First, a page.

By Tika Bujiashvili
Samshvilde is one of the ancient and historical city-fortress in Kvemo Kartli, Tetri Tskaro municipality. It is about 65 km from Tbilisi to village Samshvilde. From the village you have to walk about 7 km through beautiful valleys and forest.
Today there are only ruins of old history. For the city, the tributary of the rivers Chivcavi and Krami was specially chosen, as there was a naturally fortified cape. Samshvilde fortress was built by eponym Kartlos. The first name of the fortress was Orbi. In historical records the fortress is also called a Mother fortress (Dedatsikhe). As the analysis of the historical sources shows, they must have been built place in the IV-III centuries, AD. Samshvilde is mentioned in the sources which is about Alexander the Great’s invasion of eastern Georgia. According to the Georigian chronicles, queen Sagdukht, Vakhtang Gorgasali’s Mother, built a church there in the V century. Later, in 759-777 Eristavs- Varazbakur and Iovane built Samshvilde Sioni on the place. On the right side of Sioni, there is a Basilica style church built in X-XI centuries. And the third church is about 60m away from Sioni, in the east. You can still see some frescos on the ruins. According to the inscription on the frescos, the church was built in the XII century, during the reign of David the Builder.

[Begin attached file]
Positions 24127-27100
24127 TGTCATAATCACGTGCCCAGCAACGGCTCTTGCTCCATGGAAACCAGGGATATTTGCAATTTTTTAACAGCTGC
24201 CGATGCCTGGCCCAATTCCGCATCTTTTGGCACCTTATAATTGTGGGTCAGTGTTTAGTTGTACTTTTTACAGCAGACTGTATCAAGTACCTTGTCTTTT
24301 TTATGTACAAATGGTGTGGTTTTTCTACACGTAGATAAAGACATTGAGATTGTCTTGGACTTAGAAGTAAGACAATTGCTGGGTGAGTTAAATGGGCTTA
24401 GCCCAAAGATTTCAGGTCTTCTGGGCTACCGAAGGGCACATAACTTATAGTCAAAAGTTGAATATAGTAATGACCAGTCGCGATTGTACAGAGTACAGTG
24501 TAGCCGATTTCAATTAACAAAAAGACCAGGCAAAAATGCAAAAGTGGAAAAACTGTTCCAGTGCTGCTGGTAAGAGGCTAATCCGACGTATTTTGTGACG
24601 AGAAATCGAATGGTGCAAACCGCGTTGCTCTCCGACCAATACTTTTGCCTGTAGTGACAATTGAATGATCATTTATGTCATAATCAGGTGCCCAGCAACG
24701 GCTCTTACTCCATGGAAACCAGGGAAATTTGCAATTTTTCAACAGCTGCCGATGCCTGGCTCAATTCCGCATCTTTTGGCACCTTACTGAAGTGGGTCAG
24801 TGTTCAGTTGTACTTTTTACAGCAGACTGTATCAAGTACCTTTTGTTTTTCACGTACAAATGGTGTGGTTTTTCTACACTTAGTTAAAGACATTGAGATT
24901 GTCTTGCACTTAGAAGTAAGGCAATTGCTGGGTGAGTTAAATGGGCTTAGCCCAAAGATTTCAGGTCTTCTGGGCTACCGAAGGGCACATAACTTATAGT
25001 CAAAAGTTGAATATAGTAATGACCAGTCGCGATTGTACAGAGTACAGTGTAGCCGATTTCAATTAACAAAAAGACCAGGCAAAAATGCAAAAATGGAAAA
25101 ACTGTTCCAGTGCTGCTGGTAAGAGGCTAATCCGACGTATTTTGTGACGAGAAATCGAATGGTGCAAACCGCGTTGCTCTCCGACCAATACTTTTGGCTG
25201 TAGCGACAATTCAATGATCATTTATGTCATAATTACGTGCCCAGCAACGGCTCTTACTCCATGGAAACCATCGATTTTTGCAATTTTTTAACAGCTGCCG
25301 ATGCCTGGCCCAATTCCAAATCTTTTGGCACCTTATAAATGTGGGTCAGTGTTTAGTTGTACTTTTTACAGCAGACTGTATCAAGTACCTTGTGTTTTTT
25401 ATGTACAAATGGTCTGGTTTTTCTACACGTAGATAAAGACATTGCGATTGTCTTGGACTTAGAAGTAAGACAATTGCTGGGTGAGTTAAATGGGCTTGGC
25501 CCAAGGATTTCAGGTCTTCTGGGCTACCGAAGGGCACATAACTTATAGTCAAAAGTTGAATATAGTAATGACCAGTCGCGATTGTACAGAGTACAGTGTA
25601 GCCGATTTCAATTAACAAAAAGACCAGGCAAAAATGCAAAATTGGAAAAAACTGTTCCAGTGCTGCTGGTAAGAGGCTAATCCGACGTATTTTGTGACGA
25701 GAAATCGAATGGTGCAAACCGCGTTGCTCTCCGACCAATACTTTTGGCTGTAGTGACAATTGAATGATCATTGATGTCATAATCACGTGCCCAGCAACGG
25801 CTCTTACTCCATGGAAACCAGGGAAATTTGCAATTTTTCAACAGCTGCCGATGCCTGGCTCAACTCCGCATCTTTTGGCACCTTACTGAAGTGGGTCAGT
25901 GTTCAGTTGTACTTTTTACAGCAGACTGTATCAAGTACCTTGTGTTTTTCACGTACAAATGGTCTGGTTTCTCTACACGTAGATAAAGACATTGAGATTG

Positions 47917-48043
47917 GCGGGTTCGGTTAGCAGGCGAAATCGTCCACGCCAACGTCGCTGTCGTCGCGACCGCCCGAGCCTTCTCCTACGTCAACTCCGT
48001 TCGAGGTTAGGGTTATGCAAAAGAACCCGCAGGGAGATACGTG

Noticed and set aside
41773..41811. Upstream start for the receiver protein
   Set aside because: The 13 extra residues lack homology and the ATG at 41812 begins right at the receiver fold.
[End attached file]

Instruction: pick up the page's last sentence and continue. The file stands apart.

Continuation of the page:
The city had a 2.5 km length fence. The city was consisted of three parts: Shida Tsikhe (inside fortress) is an East part. In the middle there was a fortress and in the west there was a city. The city didn’t have a fence. Nearby, near the path, there is an old St. George’s church. Today there are only ruins, though Ekvtime Takaishvili found an inscription on it about 80 years ago. According to inscription, the church was built by Zilipkhan in 1672. She brought up Vakhtang V’s spouse.
Near the fence, there is a Church of the Assumption of the Virgin Mary. You can find Menhir with a cross and Armenian inscription on it. On the side of the river Khrami there is a Teoginda church built in XII-XII centuries.
As a source was used: Samshvilde